On remakes and remasters: all for the money, or some for the gamer?

Remasters have garnered a bad name over the last decade as old games are re-released on new consoles and systems with increased regularity.

Many people have a number of incorrect assumptions concerning remasters that ought to be addressed. Now just to make sure that everyone is on the same page, a remaster is different to a remake.

A remake is something like the new Resident Evil that came out earlier this year, which is a complete remake of the original game with modern graphics and bettered controls all round. A remaster however is like the Uncharted: The Nathan Drake Collection that was just released, which took the trilogy of PlayStation 3 games and made them playable on the PlayStation 4, with slight graphical improvement and little else.

There are those that believe remasters to be a quick cash grab and a waste of publisher’s money which could be spent on new games rather than making old games look slightly prettier. There is merit to the cash grab opinion on this, because businesses are there to make money, and in the end, nostalgia sells.

However, remastering games is not entirely a waste of money. Remastering games and releasing them to an audience all over again allows publishers to make money with minimal input and effort. It doesn’t lose money, it makes money.

Game budgets are continually on the rise and publishers need to find every possible means of making some extra money to recoup those costs so that new games can be released. That isn’t to say that remasters are always a good thing. There are some terrible examples such as the now infamous Silent Hill HD which remastered Silent Hill 2 by lessening the encompassing mist effects of the haunted town.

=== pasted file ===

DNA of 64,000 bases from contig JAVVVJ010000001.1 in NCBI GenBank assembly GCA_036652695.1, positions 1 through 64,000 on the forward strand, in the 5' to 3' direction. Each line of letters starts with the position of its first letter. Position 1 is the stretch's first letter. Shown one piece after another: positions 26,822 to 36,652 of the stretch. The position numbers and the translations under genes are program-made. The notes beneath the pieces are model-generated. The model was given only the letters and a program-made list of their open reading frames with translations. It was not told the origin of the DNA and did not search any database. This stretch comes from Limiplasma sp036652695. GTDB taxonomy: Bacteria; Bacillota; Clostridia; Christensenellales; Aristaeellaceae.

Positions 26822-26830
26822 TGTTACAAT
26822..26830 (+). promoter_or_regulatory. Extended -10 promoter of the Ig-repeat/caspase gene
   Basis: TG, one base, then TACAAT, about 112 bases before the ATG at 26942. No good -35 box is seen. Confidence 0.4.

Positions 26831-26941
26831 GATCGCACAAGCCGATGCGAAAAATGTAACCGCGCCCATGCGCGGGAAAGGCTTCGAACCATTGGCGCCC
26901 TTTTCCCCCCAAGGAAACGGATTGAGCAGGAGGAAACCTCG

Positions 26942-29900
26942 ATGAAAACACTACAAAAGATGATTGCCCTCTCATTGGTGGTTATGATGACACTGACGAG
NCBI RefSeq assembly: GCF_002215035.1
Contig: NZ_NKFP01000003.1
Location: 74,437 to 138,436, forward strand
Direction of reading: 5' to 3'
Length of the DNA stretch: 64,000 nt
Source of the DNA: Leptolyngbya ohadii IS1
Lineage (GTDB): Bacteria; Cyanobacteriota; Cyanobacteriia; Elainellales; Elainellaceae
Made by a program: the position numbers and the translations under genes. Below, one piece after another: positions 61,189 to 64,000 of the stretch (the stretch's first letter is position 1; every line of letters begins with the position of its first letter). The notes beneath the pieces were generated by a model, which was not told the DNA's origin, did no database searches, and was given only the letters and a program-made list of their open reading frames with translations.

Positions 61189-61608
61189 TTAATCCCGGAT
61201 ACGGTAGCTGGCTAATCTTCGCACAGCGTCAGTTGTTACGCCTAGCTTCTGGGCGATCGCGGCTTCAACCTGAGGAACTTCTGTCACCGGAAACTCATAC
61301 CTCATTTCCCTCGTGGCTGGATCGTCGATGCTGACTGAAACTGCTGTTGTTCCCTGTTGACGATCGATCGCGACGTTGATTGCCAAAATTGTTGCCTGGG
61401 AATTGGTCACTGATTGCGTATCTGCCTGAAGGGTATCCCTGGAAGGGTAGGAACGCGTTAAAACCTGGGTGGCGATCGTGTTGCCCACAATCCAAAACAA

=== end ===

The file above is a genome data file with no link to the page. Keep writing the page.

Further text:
The developers removed the mist effects that largely made the PlayStation 2 a great foreboding experience. By doing this they also removed the claustrophobic atmosphere from the horror game while allowing players to see how terrible the visuals were under all that blinding mist.

This is a terrible example though. More often than not, remasters are handled by people that care about the intellectual property at hand.

The Jak and Daxter Collection for the PlayStation 3 brings the first three games of the series together and allows one to play them in any order and with bettered resolution than the originals. The Metal Gear Solid Legacy Collection contains every main series Metal Gear game from the 1987 original to Peace Walker and presents them with some improved visuals and little else, and even something more recent like the Dishonored: Definitive Edition gives players the original game along with all the downloadable content and a slight visual improvement for modern systems.

These remastered games offer convenience, they offer the games to people who never had the chance to play them before, and they offer us the opportunity to enjoy these games again without having to dig up our ancient and unused consoles.

Every gamer wants to play new games, and every gamer wants the publishers to focus on making said new games, but we have to face the facts. Games are expensive to make, the gaming industry is just that: an industry.

Some gamers may have entered the market too late to have played the original Fallout back when it was released and so a remastered re-release of the game is perfect.

So with that said, if you can’t help but hate on the concept of the remaster and want nothing but new games maybe think about the benefits of the practice to gamers across the board.

L. C. Lupus


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